With so many creative assets, it’s perhaps no wonder this book topped national best-seller tables for more than a year. But it is a marvel that so accomplished a composition was the author’s debut novel.
For my taste, Owens’s repeated references to female insects’ mate-destroying power and her male characters’ brutal violence added up to excessive militant feminism. But her doctorate in biological sciences and decades of fieldwork researching matriarchal African mammals explain much of this gender perspective. You may not always agree with her about the battle of the sexes, but she’s done her homework and holds passionate convictions.
This is pop fiction with a punch. Well-conceived, well-framed, well-executed. Beyond the whodunit and the heartthrobs, there’s enough wildfowl feathers and seashells to illustrate a shore-life seminar.
Catherine Raven, FOX & I (2021)
From North Carolina marshes to Montana’s high desert, crime fiction to a naturalist’s memoir. The distance in tone and genre is much less than you might anticipate.
The author/narrator of Fox & I is a loner and introvert. She likes wildlife better than people, solitude and open space far more than crowds or towns. She occupies a rustic cabin “two miles up a gravel road in an isolated mountain valley and 60 miles from the nearest city.” With a doctorate in biology and additional degrees in zoology and botany, Catherine Raven earns a meagre living remotely teaching university classes. As a former National Parks Ranger, she tops up her income guiding back-country tourists. Were it not for cash-flow needs, she would much prefer to be left alone.
Raven’s memoir advances on two tandem tracks: as scientific field notes on fauna and flora; and as an eccentric recluse’s personal journal. She accordingly makes frequent reference to Henry David Thoreau and Antoine St. Exupery. At first, I thought the former analogy was by far the better fit: an anti-social thinker and writer self-isolating in nature. But gradually I realized that Raven was more romantic than scientist. The Little Prince too had a soul-mate fox.
What enriches her account and simultaneously salves her loneliness is the author’s acute alertness to her natural environment. She misses no sound or movement. She perceives the entire neighborhood as an integrated operating system: Gaia on solar power. Ants, flies, mice, voles, foxes and bobcats, deer and feral dogs, waxwings, owls, magpies, hawks and eagles. Grasses, berries, seeds and cedars. Clouds, rain, wind and stillness. For Raven, every natural component works together. Equally important, she learns that she works and feels best when she allows herself to cross over from observer to participant.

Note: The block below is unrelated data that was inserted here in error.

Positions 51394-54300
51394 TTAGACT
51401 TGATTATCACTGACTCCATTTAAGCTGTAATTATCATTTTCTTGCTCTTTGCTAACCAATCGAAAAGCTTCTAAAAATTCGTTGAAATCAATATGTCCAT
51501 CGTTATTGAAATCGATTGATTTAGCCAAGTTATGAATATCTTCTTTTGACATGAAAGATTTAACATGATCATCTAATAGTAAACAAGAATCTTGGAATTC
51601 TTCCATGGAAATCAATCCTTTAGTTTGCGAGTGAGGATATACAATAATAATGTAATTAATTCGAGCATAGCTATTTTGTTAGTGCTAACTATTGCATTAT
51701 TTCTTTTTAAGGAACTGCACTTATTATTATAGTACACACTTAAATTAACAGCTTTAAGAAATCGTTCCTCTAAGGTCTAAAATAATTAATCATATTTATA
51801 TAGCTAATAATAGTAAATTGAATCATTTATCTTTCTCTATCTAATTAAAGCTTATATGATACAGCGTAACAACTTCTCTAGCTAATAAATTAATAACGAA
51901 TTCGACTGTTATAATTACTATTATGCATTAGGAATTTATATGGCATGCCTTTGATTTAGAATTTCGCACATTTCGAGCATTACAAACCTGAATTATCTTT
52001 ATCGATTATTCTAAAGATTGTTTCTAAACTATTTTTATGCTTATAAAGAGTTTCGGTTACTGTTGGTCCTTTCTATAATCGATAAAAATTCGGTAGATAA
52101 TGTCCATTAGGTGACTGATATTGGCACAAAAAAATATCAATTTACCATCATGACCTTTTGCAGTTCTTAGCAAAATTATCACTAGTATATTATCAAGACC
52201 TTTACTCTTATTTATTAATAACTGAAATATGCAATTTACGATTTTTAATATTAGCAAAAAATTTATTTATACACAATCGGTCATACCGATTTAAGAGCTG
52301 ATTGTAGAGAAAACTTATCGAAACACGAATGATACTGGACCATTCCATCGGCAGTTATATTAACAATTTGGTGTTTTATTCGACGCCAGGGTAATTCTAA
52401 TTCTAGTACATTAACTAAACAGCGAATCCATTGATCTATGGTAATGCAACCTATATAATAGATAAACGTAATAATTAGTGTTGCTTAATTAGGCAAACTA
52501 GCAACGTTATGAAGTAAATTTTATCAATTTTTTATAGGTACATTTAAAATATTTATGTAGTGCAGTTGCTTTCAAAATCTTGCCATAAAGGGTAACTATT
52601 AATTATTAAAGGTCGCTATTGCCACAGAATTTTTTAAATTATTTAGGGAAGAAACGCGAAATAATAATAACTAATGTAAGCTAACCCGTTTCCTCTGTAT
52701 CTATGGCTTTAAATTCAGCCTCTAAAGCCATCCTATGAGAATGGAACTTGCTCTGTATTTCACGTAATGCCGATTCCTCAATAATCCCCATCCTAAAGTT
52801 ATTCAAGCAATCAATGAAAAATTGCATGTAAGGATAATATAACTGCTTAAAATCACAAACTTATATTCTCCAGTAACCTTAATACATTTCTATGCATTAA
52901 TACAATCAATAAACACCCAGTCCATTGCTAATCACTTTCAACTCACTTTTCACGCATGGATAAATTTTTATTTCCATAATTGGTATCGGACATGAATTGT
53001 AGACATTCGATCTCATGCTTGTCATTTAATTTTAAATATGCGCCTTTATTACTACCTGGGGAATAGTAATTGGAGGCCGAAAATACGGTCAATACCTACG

She invests incredible patience in building a trusting relationship with one animal neighbor, the fox of her memoir title. Week by week, inch by inch, the wild creature overcomes its natural hesitation and approaches:
Late afternoon, he would arrive for our rendezvous, sliding himself into the smoothest sitting spot available and leaving me jostling on rocks and bunchgrass in a tippy camp chair…Pressing his belly into the gravel and stretching his rear legs back as far as possible, he aimed his pay pads upward. I would squat and perch with the balls of my feet on the ground. One day, as he rose to move into another posture, I dropped to my hands and knees and faced him. Our eyes were level. Believing that I could rise if necessary, I inched toward him. Reaching his forepaws forward, he pulled himself closer to me. I shuffled back on all fours. He and his 42 sharp teeth elbowed forward again; I backed away. He, with his mouth opening wide enough to engulf my entire head, elbowed forward.
“We are playing chicken. If you turn away first, you lose.” Fox – who could sever a vole neatly in half with one snap of his jaw – glared. I waited only a few seconds before rolling back on my heels and rising….”You won,” I said. “I’m the chicken.”
Despite her intense emotional attachment, the author does not sugar-coat life-and-death developments. This non-fiction journal doesn’t censor its fair share of blood and guts. The more she loves, the more she loses.
I could have done with fewer ambulatory lectures to bored graduate students. Less cross-species bonding, less affection and anthropomorphizing. But Raven the resident was bravely and baldly reporting, about her own feelings as well as the ecosystem. A detached bean-counter would merely have compiled data. I came away believing that this oddly smitten recluse had conveyed a precious gift.